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    And an evergreen contender - the very long and very dull Tales from Topographic Oceans by Yes. They'd stretched out on the album before (Close to the Edge) but there was still sufficient cohesion and variety on its three tracks to make it a really good listen. Yes obviously thought this wasn't ambitious enough as TfTO gave us a total of four largely tedious and meandering tracks spread out over four sides and proceeded to bore even a lot of their most diehard fans to death in the process. The first real rumblings of an anti-progessive rock backlash probably started here.
    TfTO always gets a 'bad press', more likely because it was this album that prompted Rick Wakeman to leave the band - that's what really caused the backlash sparked by the music press of the time (MM and NME). Just as many Yes fans loved TfTO as disliked it.
    At the time Wakeman didn't understand what Anderson/Howe were trying to say musically - he found it tedious and boring - and was also struggling big time with his own demons (alcohol in particular). It didn't stop Yes from putting down a side-long track on their next album 'Relayer' which, though 'rockier' in style, followed exactly the same pattern musically as 'Ritual' (side 4 of TfTO).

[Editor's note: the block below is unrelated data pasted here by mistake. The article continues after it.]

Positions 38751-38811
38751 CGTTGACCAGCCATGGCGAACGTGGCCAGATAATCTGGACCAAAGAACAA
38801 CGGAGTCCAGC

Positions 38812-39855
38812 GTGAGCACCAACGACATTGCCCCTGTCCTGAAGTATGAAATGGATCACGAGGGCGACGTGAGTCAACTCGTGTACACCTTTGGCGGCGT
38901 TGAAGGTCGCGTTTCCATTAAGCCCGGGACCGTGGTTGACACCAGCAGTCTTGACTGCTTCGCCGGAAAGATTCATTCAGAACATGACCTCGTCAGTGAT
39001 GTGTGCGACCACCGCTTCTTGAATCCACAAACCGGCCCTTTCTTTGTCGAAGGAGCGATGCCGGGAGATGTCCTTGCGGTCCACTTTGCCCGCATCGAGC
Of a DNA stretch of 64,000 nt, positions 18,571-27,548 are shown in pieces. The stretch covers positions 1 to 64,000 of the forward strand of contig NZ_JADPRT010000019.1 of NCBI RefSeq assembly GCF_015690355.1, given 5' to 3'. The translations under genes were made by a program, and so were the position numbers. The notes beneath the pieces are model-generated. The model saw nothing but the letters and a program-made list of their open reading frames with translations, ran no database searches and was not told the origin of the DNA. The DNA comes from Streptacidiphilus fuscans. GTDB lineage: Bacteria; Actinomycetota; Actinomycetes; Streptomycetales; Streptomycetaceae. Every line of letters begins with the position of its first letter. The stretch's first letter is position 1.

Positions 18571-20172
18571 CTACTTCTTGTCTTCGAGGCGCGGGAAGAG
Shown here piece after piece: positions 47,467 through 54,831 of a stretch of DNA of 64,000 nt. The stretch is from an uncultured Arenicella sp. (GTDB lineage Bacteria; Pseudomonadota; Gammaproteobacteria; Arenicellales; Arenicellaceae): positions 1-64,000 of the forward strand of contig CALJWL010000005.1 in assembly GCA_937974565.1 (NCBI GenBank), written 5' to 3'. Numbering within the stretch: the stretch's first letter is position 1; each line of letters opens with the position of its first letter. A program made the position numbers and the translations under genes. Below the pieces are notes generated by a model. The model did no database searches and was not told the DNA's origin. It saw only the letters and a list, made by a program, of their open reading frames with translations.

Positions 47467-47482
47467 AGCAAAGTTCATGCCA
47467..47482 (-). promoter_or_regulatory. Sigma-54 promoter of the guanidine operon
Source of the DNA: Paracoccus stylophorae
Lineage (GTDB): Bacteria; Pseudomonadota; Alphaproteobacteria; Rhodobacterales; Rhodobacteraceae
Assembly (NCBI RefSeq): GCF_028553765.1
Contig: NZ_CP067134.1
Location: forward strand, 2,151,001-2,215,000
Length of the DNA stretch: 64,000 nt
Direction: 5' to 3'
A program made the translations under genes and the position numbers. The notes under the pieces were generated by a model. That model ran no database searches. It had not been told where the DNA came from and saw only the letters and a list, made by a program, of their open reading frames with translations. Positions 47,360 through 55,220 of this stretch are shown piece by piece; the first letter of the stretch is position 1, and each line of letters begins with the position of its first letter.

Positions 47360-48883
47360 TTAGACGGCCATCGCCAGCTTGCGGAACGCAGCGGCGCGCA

As far as disappointing follow-ups are concerned, staying with Yes I'd suggest that 'Big Generator' was a dire follow-up to '90210' in Trevor Rabin-era Yes. At the time of course, Phil Collins had turned Genesis into his own pop backing band and was having huge success in the singles chart, and one gets the impression that Yes thought 'we can have some of this', but their own attempts at shorter popier tunes was a complete flop after the initial success of 'Owner of a Lonely Heart' from 90210.
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    Senior Member elgars ghost's Avatar
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    Quote Originally Posted by techniquest View Post
    TfTO always gets a 'bad press'...It didn't stop Yes from putting down a side-long track on their next album 'Relayer' which, though 'rockier' in style, followed exactly the same pattern musically as 'Ritual' (side 4 of TfTO).

    True, techniquest, but back in the day Relayer was slated quite a lot as well (for supposedly hopping onto the jazz fusion bandwagon with Sound Chaser amongst other things), although hindsight has treated it a little better. You referred to The side-long Gates of Delirium but To Be Over always struck me as being the one Relayer track that is nearest to TfTO in terms of light and shade.

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    Senior Member regressivetransphobe's Avatar